How do you practice?

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ThEWeasel
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So, here are a lot musician and each of them have maybe their own way of ... practicing songs, learning new material and so on.
And maybe some of them have some good tips for people who read this post.

I created this here, because in my opinion practicing is a part of discipline and routine and often i could be that the fun is lost.
In combination with it, the success too.
Also i could be that practicing every day is not possible.

On this forum, there a lot of people (including me^^) who ask for tones, gear and so own and it could be that some of them forget that a big part of a good tone is based on your own playing style.

So how do you practice?
Do you take a few tabs and play these up and down? Day by day?
Using different speeds?
Do you record it to hear some badly played parts?

Now it's you turn! Smile
Write your technique under the post and how it has brought you further.

I will write my own technique soon^^

gunpointmetal
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For Original Material:
Write Riffs.
Tab Riffs in Guitar Pro.
Run Through Music in Guitar Pro with Speed Trainer until I feel good about it.

General Practice:
METRONOME ALWAYS!!!

Even if I'm just noodling around I still do it to a click. If you can't play in time, you can't play.
I don't really have a schedule or anything. Some days all my practice goes into random drill-type stuff, some days all my practice goes into Speed Trainer trying to play a stupid sweep sequence thats way beyond my current ability that I wrote into a piece of original music.

ElementPlus
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Hey Djents,

i can add the topic a further question. But first off, here is my daily practice schedule:

Play Modes through the circle of fifth for getting familiar with all keys ( I should practice this more)
Get through one scale in thirds, fourth and fifth
Play the Scales in arpeggios + Tab the Arpeggios
Learning new Voicings

Well, i agree with gunpointmetal and do the same: trying to play stuff, that is way beyond my ability (Periphery, Jason Richardson etc). But something sticks with every practice.

Well, for my question:

How do you write Solos and Licks? I'm new with the scale-theory, but I don't know, how to play around a certain tone or character of a scale. Maybe I want to much to fast, but I get stuck fast in playing scales up and down without using them, but have at the same time no clue, where i should start. Do you have any Tipps?

Cheers

ThEWeasel
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@ElementPlus: Practicing songs which are beyond my ability (I do the same Periphery/Intervals ^^)
It takes a lot of time to play it good and correct but this increase really the agility of the fingers and the speed of movement.

Besides, i do this exercise from Martin Andres of Pomegranate Tiger to warm up. (increase stretching and speed coordination)
https://www.youtube.com/watch?v=HzPdHspjWoo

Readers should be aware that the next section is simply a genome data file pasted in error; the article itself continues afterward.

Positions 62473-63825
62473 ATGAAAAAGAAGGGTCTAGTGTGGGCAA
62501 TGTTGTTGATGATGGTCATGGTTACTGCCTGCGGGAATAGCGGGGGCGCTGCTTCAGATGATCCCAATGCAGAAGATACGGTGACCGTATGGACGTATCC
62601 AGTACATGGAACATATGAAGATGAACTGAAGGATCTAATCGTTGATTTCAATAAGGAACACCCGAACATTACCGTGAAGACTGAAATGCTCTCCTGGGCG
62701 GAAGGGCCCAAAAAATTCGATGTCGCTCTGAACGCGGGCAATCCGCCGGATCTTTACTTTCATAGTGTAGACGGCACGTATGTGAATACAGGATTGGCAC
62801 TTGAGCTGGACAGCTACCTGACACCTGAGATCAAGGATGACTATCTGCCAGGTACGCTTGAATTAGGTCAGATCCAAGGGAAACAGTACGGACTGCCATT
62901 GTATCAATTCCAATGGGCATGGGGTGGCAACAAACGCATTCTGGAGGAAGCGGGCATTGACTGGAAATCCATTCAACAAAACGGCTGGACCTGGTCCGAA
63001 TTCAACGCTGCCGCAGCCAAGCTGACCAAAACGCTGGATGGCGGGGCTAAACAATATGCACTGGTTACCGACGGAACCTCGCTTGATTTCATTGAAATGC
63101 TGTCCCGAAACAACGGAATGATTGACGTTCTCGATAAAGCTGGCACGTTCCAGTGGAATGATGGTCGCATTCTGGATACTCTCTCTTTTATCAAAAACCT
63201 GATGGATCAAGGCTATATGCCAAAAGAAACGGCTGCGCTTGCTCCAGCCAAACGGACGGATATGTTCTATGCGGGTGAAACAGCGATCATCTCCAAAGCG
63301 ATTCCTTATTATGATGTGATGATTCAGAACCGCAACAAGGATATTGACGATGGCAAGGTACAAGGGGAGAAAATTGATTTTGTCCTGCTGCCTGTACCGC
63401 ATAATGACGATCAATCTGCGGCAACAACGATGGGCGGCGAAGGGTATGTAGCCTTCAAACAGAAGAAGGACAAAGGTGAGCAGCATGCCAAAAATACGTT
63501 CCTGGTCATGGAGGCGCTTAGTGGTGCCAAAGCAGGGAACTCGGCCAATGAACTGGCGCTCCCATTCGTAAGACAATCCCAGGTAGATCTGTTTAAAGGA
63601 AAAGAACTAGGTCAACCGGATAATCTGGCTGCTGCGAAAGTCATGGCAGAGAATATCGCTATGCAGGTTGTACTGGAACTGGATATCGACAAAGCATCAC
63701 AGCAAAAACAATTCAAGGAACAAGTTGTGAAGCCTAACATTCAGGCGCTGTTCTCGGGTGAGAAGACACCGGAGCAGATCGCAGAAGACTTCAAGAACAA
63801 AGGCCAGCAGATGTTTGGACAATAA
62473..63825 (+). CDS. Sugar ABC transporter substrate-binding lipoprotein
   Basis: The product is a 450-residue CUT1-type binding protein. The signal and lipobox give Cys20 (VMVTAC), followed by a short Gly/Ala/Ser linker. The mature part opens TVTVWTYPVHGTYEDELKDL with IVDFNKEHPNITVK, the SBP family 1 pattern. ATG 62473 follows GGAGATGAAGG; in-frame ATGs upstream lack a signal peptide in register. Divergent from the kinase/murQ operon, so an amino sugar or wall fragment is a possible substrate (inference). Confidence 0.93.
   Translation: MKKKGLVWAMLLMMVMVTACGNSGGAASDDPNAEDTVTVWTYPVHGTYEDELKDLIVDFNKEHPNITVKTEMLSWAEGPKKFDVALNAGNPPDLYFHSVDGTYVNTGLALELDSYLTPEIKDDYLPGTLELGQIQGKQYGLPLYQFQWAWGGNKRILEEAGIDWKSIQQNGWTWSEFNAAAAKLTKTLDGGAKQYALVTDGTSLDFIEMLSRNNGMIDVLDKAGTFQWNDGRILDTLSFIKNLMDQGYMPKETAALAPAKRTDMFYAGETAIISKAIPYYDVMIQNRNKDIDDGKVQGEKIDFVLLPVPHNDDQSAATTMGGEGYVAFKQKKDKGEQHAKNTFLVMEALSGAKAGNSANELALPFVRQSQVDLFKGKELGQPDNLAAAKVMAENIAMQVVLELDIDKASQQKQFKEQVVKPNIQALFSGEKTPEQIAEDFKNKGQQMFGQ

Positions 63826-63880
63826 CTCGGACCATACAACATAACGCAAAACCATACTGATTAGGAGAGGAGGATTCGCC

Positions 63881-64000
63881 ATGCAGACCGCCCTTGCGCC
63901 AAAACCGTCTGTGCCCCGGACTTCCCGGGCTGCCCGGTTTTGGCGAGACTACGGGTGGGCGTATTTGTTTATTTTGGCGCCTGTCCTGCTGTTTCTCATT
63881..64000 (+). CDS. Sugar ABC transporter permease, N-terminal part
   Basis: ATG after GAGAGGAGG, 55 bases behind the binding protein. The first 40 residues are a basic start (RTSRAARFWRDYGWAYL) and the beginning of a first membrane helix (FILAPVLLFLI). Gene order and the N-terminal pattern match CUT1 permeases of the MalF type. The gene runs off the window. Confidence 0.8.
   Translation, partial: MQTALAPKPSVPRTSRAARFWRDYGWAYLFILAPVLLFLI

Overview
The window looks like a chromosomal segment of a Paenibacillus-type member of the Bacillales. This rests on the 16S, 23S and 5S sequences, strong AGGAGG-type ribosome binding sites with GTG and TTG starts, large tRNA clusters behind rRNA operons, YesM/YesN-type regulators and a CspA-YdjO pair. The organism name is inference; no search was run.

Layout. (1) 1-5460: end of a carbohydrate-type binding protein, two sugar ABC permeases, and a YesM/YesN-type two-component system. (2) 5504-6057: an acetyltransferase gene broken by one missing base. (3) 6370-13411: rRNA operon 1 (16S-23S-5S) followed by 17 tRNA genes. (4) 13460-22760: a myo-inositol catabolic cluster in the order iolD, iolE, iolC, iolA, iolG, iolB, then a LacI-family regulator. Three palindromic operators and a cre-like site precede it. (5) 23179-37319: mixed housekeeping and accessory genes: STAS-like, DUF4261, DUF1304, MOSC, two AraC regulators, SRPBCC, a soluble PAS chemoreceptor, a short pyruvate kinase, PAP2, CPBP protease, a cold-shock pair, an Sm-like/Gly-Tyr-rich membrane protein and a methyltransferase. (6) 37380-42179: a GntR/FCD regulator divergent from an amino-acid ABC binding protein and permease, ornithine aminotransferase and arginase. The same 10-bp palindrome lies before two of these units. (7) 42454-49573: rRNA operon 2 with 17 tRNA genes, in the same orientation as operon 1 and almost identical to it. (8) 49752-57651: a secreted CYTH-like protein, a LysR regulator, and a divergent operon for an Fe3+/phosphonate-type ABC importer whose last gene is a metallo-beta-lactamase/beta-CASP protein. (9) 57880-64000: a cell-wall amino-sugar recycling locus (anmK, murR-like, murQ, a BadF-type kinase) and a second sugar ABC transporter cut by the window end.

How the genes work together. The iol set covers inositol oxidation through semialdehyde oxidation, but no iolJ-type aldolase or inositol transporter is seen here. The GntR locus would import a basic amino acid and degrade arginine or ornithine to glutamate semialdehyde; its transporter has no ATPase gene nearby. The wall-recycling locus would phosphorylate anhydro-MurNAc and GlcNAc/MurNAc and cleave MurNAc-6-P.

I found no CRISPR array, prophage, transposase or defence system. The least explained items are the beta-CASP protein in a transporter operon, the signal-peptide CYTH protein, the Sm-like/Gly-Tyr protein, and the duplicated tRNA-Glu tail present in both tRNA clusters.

I supplemented the second with playing it forward and then backwards.

@gunpointmetal: I agree with you that playing in time is as important as learning songs and other stuff.

Start at low speed (50%) and slowly increase it works really good. But listening to the music you want play to get a feeling for the tact etc. saves a lot of time too.

Scales etc:
Long time ago, i practiced this kind of theory but most of this has been lost because i have not used it Sad

But !!!! ^^
If I try build my own licks, I will start with a chord and then I look around which works next. Sometimes It works fast and sometimes comes just garbage.

So maybe you try to create a backing part (chords and something on the low strings) and then you can try to build in some Arpeggios or solos.
If you have some basic notes which form your backing track you can use your scales and knowledge to create your solos etc.
So i would do that.

ElementPlus
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@ThEWeasel: Thanks man, for the Tipp...and also for this Band, haven't heard of them yet.
I practice the Modes and have found a good Book, that worked for me, it's from Chris Letchford - you get backing tracks from John Browne, so you have that kind of backingsound, i guess, that some people here might like Wink

Cheers

ThEWeasel
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@ElementPlus: Scale the Summit had also uploaded several videos with single melodic ideas or parts of their songs but I cant find it anymore. These licks were comfortable and natural to play. Nothing like non melodic lessons^^
If the book is so built up, that would be really good!

This guy has several books ^^
Can you tell me which book?

ElementPlus
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All the licks are, in my opinion, comfortable to play and I'm at the beginning of playing licks and Solos.

The book is simyply called "Progressive Rock Guitar Licks" by Chris Letchford and is released by Hal Leonard.

Cheers!